(R) Can you say 100 percent for certain that Christianity is true? No.
(MB) Then, how can you claim that Christianity can be proven if it can't be shown for certain that it is true? Proof requires truth.


(R) Some people feel that this "no" lets them off the hook.
(MB) No, if Christianity can not be shown to be true, this leads to reasonable doubts about it. If one feels that he's "off the hook", he is tacitly admitting to belief. You can't be "off the hook" in regards to something in which you don't believe.


(R) The problem is a misunderstanding of the nature of proof. The key is not a perfect of absolute certainty, as some believe, but a standard of proof that amounts to a moral certainty or puts the matter beyond a reasonable doubt.
(MB) If a question is answered beyond a reasonable doubt, then the answer can be said to be "true" and the case can claim proof on that basis. The key here is the standard of "reasonable" doubt and not just the mere denial of something.


(R) This standard is used in courts of law historically and today.
(MB) Quite correct. Please also realize that doubt/skepticism/innocence is the default judgment unless and until the prosecution/believers can prove their case to the jury beyond a reasonable doubt. It should be fairly obvious that the believers have not proven their case concerning Christianity since only about a third of the world's population believes it in the most general sense and since Christianity itself is subdivided into over 1500 different sects which each have their own incompatible versions of doctrine, dogma, and beliefs. Once Christians get their story straight among themselves, they might possibly have a small chance of convincing the rest of us.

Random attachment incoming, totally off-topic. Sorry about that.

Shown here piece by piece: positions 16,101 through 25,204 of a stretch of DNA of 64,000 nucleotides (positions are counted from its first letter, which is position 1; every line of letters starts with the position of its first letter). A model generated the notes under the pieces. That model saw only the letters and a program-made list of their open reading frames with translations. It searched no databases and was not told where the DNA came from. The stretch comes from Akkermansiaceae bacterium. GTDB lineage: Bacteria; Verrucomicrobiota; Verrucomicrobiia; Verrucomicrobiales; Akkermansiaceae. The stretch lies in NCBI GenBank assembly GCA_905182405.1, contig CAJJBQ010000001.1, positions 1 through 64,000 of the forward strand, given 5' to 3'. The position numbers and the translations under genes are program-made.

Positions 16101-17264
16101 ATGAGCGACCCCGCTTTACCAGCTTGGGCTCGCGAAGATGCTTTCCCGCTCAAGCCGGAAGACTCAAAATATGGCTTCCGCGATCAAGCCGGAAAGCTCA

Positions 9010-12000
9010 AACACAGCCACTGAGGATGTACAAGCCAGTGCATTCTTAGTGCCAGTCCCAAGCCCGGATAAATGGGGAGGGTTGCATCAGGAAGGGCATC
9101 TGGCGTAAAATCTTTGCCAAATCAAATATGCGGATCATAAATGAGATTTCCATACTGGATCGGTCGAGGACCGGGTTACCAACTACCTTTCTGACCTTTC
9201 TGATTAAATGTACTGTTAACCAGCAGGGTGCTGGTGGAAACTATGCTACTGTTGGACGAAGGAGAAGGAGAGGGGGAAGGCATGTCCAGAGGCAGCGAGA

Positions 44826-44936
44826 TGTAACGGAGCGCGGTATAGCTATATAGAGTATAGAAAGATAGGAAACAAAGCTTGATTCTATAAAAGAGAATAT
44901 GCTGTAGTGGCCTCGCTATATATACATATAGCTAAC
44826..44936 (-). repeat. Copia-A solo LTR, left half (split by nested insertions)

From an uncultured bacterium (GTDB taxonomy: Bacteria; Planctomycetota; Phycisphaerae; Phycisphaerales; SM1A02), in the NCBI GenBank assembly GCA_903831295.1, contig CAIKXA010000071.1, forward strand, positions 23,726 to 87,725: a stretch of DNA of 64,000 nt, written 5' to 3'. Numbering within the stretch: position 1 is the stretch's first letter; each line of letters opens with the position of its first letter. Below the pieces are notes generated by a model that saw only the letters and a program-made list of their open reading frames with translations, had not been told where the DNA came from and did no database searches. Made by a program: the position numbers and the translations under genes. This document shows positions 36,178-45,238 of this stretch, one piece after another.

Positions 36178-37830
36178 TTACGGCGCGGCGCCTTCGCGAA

(R) If jury decisions were delayed until 100 percent certainty existed, no verdict would ever be rendered. Everybody makes the decisions of life based on probability, not certainty.